Hunting the genes in male-pattern alopecia: how important are they, how close are we and what will they tell us?

Exp Dermatol. 2016 Apr;25(4):251-7. doi: 10.1111/exd.12965. Epub 2016 Feb 26.


Androgenetic alopecia (AGA) is a highly heritable condition, and the most common form of hair loss in men. The phenotype is characterized by an androgen-dependent, progressive loss of hair from the scalp, which may commence during puberty. Up to 80% of European men experience some degree of androgen-dependent hair loss during their lifetime. Current treatment options for AGA have limited efficacy, and improved understanding of the underlying biological causes is required to facilitate novel therapeutic approaches. To date, molecular genetic studies have implicated 12 genomic regions in AGA and identified a number of candidate genes. The latter include those encoding the androgen receptor (AR), the histone deacetylases (HDAC) 4 and 9, and the WNT molecule WNT10A. However, the majority of contributing genetic risk factors still await identification. This review describes the current status of AGA genetic research. We discuss the strength of the genetic approach and anticipated developments in the field, and how these will facilitate the systematic unravelling of AGA pathobiology, a process which may lead to the identification of new therapeutic targets.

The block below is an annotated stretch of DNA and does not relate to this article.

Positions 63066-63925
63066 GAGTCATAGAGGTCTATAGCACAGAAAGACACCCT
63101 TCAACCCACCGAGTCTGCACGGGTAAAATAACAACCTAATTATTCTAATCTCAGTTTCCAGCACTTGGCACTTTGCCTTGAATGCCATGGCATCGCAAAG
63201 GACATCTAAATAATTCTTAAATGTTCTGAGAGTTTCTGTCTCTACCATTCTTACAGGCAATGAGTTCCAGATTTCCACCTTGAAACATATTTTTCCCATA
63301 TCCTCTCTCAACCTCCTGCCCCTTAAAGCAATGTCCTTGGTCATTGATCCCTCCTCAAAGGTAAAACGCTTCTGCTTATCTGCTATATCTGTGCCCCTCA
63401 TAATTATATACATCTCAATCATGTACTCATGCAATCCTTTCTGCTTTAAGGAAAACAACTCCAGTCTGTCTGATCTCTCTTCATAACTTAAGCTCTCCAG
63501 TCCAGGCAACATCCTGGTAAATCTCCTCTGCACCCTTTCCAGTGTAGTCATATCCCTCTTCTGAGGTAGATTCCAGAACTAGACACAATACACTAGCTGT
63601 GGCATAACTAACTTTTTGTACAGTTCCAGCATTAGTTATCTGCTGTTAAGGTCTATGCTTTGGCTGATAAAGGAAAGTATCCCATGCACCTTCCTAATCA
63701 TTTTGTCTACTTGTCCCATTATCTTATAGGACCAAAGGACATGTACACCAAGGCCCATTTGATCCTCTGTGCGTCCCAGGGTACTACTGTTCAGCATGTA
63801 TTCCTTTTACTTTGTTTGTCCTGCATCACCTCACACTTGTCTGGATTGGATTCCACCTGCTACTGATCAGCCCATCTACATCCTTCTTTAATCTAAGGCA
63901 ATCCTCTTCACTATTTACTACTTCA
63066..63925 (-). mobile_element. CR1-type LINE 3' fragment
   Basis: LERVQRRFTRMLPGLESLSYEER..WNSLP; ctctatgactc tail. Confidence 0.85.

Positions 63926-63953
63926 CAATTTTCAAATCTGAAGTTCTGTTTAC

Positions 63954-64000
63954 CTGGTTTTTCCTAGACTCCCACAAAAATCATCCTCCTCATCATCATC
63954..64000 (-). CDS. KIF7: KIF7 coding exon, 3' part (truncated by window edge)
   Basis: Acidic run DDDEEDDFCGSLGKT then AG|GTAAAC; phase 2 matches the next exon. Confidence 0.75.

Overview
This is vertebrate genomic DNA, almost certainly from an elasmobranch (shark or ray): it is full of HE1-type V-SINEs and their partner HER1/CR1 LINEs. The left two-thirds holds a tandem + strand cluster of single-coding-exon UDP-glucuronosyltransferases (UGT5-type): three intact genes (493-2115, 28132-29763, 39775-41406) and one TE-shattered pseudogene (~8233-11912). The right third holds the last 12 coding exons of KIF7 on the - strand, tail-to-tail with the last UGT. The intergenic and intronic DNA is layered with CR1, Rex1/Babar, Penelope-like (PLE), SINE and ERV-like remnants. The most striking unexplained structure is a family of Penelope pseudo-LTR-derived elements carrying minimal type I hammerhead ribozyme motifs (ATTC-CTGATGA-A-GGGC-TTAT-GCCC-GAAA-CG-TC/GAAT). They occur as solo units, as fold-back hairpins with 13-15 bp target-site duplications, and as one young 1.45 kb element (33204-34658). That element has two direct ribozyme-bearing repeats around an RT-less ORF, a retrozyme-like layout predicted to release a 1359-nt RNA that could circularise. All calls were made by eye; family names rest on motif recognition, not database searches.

Keywords: androgenetic alopecia; gene identification; hair loss; male-pattern baldness.

Publication types

  • Review

MeSH terms

  • Alleles
  • Alopecia / genetics*
  • Alopecia / physiopathology
  • Animals
  • Europe
  • Female
  • Genetic Predisposition to Disease*
  • Hair
  • Histone Deacetylases / genetics
  • Humans
  • Male
  • Mice
  • Molecular Biology
  • Phenotype
  • Polymorphism, Single Nucleotide*
  • Receptors, Androgen / genetics
  • Repressor Proteins / genetics
  • Risk Factors
  • Wnt Proteins / genetics


  • AR protein, human
  • Receptors, Androgen
  • Repressor Proteins
  • WNT10A protein, human
  • Wnt Proteins
  • HDAC4 protein, human
  • HDAC9 protein, human
  • Histone Deacetylases